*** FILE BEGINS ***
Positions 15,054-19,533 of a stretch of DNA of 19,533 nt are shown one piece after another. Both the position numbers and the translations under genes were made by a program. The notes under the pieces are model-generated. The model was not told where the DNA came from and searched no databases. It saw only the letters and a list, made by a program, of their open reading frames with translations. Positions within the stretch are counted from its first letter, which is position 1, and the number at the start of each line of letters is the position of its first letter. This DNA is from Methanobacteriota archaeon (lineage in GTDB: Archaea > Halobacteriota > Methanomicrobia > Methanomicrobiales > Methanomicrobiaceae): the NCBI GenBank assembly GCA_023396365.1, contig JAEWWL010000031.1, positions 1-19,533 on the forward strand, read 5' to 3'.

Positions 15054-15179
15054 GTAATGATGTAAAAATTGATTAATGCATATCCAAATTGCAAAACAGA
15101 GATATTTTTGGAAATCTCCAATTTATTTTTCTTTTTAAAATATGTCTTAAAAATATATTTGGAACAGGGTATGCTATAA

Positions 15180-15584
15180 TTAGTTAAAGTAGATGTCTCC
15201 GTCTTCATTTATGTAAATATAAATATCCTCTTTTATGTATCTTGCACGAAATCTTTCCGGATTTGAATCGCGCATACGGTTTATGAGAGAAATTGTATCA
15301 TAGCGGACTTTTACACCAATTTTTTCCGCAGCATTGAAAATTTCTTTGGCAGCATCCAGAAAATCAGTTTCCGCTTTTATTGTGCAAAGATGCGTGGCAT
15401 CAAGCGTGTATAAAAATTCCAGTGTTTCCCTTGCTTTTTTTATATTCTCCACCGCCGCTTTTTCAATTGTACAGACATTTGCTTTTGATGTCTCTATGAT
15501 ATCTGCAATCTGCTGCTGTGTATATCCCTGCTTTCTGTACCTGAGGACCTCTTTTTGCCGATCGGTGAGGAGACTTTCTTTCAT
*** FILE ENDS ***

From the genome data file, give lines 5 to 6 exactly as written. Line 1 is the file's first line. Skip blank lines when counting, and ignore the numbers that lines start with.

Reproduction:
Positions 15180-15584
15180 TTAGTTAAAGTAGATGTCTCC